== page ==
Murphy's Law: The Riddle, Wrapped In A Mystery, Inside An Enigma

Archives

March 25, 2013: Westerners are puzzled at the way Russian politicians are growing increasingly hostile to foreigners in general and the West in particular. Then there is the feud going on within the Defense Ministry over whether to import more Western weapons or rely instead on what Russian defense firms produce.

Scrounging up details from Russian media, discussions on the Internet, and statements by the many members of the Duma (parliament) with access to the inner circle reveals a rather bizarre (to Westerners and some Russians) state of affairs. Put simply, most of those currently running Russia really believe that the United States has formed an anti-Russian coalition that is surrounding Russia in preparation for an invasion. The motive behind this plot is the Western need for Russia’s many natural resources. The U.S. has been using pro-democracy and reform minded NGOs (Non-Governmental Organizations) within Russia to cause turmoil and weaken the government and military.

It’s true that the current Russian government, which is turning Russia back into a police state, has a lot to fear from Russians calling for reform and more democracy. The government is controlled by men who seized control of Soviet era industries in the 1990s, made them efficient and made themselves enormously wealthy. They were assisted by many former KGB men (especially current president Vladimir Putin) and the more able Soviet bureaucrats.

Along the way Russia became very corrupt and the rule of law was replaced by a system where those who could buy their way out of any trouble did so, and the majority had no access to justice or a clean and efficient government. Putin was smart enough to spread the oil money around and has kept most Russians satisfied (or at least not violently dissatisfied) at the way post-Soviet Russia turned out. Some believe that Putin invented the “Russia is about to be invaded” concept to gain more popular support and does not believe it himself. The KGB tended to recruit the smartest and most capable Russians, and that explains a lot of things about Russia today.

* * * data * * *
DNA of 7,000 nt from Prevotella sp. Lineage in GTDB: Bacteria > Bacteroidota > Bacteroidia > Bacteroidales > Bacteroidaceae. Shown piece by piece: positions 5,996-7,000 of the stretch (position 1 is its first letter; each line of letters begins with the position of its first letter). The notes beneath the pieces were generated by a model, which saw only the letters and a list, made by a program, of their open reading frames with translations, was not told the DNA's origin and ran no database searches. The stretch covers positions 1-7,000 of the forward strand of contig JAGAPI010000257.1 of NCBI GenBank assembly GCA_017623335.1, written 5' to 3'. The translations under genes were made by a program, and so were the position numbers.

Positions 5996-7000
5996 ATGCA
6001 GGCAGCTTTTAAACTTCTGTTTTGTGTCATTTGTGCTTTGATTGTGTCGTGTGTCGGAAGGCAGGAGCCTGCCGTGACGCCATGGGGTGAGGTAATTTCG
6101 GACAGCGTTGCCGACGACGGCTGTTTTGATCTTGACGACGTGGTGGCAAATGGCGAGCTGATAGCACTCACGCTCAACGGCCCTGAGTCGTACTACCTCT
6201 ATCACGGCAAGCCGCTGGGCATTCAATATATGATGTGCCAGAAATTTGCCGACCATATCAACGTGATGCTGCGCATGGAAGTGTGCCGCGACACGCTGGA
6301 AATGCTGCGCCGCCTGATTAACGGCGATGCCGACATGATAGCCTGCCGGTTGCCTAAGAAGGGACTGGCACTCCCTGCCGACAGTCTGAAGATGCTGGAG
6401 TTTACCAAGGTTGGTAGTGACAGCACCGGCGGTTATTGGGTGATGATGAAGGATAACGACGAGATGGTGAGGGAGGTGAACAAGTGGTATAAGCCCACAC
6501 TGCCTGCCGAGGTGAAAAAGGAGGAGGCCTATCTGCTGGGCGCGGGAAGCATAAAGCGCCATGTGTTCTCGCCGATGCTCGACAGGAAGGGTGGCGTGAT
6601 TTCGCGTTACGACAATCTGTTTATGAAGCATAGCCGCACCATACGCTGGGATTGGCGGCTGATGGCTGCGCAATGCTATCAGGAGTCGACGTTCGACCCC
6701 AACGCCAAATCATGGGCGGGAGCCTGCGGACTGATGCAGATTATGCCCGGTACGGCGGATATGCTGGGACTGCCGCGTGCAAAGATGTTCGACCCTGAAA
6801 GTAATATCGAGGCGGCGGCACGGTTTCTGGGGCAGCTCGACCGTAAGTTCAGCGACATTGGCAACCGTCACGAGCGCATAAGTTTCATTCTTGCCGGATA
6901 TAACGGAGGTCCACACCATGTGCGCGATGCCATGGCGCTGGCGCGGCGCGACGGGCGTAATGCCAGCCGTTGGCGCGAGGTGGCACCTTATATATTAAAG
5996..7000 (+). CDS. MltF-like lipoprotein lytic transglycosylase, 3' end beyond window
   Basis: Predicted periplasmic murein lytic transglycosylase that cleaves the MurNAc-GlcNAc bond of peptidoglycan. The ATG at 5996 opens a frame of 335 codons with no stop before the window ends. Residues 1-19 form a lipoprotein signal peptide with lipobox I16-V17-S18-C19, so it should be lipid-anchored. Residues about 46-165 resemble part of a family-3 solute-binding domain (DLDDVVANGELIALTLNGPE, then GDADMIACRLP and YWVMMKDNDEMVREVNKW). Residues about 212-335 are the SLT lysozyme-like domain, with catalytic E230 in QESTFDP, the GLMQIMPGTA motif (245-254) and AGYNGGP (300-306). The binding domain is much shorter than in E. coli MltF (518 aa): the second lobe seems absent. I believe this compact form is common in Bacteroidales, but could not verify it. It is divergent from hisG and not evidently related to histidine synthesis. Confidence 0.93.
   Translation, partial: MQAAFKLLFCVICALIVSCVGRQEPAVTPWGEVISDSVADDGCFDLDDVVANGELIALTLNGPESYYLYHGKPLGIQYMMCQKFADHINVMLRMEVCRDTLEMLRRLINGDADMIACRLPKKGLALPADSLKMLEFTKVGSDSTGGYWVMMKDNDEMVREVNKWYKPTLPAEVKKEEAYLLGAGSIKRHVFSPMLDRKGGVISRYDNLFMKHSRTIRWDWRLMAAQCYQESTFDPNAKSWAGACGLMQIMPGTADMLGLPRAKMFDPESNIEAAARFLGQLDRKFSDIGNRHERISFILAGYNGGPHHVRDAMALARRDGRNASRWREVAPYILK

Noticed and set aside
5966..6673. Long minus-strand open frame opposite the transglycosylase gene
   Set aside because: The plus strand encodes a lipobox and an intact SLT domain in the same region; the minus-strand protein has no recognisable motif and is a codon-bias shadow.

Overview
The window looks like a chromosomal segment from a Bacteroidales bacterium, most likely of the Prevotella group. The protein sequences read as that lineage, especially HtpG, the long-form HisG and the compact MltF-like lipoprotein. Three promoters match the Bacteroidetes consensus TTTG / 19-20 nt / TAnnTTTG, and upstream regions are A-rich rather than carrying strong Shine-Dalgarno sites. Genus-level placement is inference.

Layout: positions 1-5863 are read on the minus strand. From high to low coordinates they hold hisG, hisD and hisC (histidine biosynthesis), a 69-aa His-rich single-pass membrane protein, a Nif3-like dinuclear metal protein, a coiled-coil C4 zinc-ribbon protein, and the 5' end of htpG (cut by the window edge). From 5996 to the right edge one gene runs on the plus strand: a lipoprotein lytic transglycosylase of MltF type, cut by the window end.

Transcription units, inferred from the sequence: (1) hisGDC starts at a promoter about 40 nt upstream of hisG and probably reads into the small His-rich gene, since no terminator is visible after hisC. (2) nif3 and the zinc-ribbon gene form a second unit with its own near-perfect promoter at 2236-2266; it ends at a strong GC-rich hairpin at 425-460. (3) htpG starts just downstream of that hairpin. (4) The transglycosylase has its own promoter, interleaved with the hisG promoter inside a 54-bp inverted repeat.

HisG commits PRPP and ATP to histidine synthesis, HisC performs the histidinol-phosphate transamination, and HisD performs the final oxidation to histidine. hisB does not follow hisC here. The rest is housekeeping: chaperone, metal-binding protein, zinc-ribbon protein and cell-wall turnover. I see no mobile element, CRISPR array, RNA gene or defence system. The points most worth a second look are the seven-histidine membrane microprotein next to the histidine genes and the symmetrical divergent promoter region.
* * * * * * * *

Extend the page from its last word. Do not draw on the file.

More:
Creating the idea that Russia is surrounded by enemies, led by the old Cold War arch foe America, is something older Russians were exposed to most of their lives. It persuades Russians to keep electing Vladimir Putin and his cronies. But a growing number of Russians are noting that there’s no sign of this conspiracy in the West, only bewilderment over what the Russians are saying. Over time, the Putin paranoia program becomes less believable to more Russians. There is growing fear that, rather than face a majority of Russians who don’t believe in the conspiracy, the current rulers will try to turn Russia into a strict police state, without the trappings of Soviet–style communism or any other ism besides the greed of the small ruling class.

Meanwhile, many military leaders are having their own problems with the paranoia crowd. For over a decade military leaders have been complaining about the inability of Russian defense firms to produce effective and reliable weapons. It was hard to disagree with this, given the poor performance of new Russian weapons and the continued success of comparable Western systems. Russian military leaders also wanted to improve the quality of their troops, and this meant adopting Western practices, like the use of professional NCOs and an all-volunteer force. But many believers in “the Americans are about to invade” worldview also insisted that Russia could only defend itself with Russian designed and made weapons and military traditions. This resulted in growing resistance to the buying Western weapons or making the Russian military look and operates like a Western one. This policy is also meant to buy Western manufacturing technology as well and is, without coming right out and saying it, forcing Russian firms to reform and become more efficient and reliable.

Yet the way Russian leaders are dealing with the aftermath of the Soviet Union collapse makes no sense. That bewilderment is nothing new. Back in 1939 Winston Churchill described Russia as, “a riddle, wrapped in a mystery, inside an enigma.” Despite all Russia has been through during the intervening 74 years, Churchill’s analysis still seems quite valid. In the meantime the Russians are clear minded on one point, their only effective defense against invasion remains their nuclear weapons and they had paid more attention to maintaining those weapons than any other.

 


Article Archive

Murphy's Law: Current 2018 2017 2016 2015 2014 2013 2012 2011 2010 2009 2008 2007 2006 2005 2004 2003 2002 2001 2000 1999 


X

ad
$0
$2500

Don't Let Us Go Up In Smoke!

January, February and March are notoriously low ad revenue months online. And StrategyPage has not been spared. We need to raise $2500 in combined subscriptions and contributions to keep us moving forward.

Each month we count on your subscriptions or contributions. You can support us in the following ways:

  1. Make sure you spread the word about us. Two ways to do that are to like us on Facebook and follow us on Twitter.
  2. Subscribe to our daily newsletter. We’ll send the news to your email box, and you don’t have to come to the site unless you want to read columns or see photos.
  3. You can contribute to the health of StrategyPage. A contribution is not a donation that you can deduct at tax time, but a form of crowdfunding. We store none of your information when you contribute..
Subscribe   Contribute   Close